Much of South America’s Amazon rainforest will continue to be clean, lush, and green—thanks in part to a country on the other side of the world.
In 2008, when the Amazon was facing a severe deforestation crisis, Norway, a country made rich from oil and gas production (and the biggest donor to protect tropical rainforests), pledged $1 billion to the government of Brazil if it could slow down the destruction. Doing so would protect the forest’s wildlife and also enormously reduce climate-harming greenhouse gas emissions, which are produced when forests are burned to make way for human development.
Brazil has more than risen to the task. By enforcing strict protection laws, promoting education efforts, and withholding loans to local counties that clear too much of the forest, the country has scaled back its forest destruction rate by 75%. It’s estimated that Brazilian farmers and ranchers have saved more than 33,000 square miles (roughly 53,100 square kilometers) of forest—equivalent to 14.3 million soccer fields—from being cut down.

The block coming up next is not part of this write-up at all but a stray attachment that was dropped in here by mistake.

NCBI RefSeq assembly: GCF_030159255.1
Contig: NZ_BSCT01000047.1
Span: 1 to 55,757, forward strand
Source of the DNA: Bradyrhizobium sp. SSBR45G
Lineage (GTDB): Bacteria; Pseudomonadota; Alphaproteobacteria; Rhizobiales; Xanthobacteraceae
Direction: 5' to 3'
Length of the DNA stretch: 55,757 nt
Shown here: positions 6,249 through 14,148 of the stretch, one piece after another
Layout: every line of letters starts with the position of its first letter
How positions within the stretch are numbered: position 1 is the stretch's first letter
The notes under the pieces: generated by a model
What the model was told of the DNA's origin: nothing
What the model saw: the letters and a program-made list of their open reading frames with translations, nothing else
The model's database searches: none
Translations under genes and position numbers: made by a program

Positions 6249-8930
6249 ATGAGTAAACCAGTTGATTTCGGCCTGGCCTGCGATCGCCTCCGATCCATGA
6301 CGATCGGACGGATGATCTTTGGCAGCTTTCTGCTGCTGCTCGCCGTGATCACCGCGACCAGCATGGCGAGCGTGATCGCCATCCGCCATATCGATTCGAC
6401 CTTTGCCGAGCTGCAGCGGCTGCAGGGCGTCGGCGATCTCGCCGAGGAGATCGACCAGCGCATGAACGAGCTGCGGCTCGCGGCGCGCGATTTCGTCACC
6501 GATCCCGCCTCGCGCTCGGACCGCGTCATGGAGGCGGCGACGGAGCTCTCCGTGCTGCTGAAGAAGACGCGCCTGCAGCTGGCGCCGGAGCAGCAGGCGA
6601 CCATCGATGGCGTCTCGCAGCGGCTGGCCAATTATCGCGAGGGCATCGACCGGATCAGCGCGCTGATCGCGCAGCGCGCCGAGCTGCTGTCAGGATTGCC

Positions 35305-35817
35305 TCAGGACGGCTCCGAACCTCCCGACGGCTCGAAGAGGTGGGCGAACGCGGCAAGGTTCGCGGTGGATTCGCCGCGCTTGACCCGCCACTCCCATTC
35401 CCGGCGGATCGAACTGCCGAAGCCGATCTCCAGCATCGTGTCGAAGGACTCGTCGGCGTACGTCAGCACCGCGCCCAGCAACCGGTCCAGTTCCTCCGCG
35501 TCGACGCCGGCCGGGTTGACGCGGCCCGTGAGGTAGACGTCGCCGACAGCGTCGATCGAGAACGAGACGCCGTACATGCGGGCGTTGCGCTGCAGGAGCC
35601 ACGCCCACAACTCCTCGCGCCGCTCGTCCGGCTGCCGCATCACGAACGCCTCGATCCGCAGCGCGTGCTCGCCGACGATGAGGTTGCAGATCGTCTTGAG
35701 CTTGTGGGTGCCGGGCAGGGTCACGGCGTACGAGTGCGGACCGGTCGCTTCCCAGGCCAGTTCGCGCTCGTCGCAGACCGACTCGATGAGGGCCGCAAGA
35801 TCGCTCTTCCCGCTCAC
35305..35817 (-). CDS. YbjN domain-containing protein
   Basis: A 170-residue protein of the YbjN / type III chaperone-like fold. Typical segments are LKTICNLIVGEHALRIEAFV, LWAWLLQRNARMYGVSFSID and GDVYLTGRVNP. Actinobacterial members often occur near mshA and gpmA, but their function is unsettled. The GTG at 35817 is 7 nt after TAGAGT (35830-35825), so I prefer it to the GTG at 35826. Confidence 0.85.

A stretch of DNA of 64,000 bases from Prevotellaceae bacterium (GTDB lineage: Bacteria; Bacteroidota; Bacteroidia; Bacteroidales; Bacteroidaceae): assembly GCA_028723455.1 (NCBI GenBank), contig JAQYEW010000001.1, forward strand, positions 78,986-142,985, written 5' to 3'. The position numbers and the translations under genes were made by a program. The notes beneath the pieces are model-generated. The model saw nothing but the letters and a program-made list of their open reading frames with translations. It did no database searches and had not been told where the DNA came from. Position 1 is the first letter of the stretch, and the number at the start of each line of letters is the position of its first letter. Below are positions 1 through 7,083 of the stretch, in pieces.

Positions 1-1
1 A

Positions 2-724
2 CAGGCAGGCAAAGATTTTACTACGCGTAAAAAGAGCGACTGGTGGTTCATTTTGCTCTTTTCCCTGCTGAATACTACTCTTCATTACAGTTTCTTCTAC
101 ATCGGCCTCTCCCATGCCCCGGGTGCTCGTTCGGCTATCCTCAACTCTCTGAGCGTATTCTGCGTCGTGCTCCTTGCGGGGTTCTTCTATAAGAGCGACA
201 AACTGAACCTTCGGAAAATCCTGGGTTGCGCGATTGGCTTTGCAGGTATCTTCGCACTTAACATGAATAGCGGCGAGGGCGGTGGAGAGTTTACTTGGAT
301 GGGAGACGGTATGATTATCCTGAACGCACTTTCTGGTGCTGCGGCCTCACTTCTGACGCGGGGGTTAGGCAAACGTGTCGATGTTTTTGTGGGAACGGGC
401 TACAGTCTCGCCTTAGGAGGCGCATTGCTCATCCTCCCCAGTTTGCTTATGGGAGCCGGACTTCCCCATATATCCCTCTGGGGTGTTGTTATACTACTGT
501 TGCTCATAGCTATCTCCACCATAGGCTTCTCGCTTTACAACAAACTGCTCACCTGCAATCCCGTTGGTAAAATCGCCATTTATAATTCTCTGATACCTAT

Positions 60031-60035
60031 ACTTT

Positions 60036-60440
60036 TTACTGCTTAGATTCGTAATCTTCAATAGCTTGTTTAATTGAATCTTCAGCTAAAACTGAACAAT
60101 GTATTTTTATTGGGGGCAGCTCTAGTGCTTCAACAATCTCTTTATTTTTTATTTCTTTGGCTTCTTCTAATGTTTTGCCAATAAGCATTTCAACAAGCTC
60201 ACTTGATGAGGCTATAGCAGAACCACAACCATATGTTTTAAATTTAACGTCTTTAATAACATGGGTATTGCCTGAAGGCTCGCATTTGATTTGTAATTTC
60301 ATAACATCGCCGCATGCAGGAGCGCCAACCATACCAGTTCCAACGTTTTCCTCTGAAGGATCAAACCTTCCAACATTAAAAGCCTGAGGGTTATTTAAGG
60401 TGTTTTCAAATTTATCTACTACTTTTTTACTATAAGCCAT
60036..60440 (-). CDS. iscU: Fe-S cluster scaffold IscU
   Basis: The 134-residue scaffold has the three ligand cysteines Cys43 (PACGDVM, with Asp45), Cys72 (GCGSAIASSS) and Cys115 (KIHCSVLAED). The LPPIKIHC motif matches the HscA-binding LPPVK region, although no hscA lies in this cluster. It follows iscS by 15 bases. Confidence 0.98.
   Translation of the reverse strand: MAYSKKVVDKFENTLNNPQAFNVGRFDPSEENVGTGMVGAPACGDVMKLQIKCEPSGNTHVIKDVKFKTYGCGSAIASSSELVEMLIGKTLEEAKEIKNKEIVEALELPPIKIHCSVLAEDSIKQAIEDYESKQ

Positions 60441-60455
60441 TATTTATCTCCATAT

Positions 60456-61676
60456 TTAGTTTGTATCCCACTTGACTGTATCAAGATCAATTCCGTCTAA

This week, an applauding Norwegian government said it will pay out the country’s final $100 million—rounding out its $1 billion promise—to Brazil at a December UN summit on climate change. In a statement, UN Secretary-General Ban Ki-moon called the deal an “outstanding example” of international collaboration on sustainability.
Brazil’s blazing success in deforestation reduction is, indeed, a model for other countries—particularly the others that occupy the Amazon rainforest. Its Norway-subsidized efforts have translated into the largest emissions cut in the world, preventing roughly 3.2 billion tons of carbon dioxide emissions. That’s, by the way, how much America would save by taking all the cars off its roads for three years.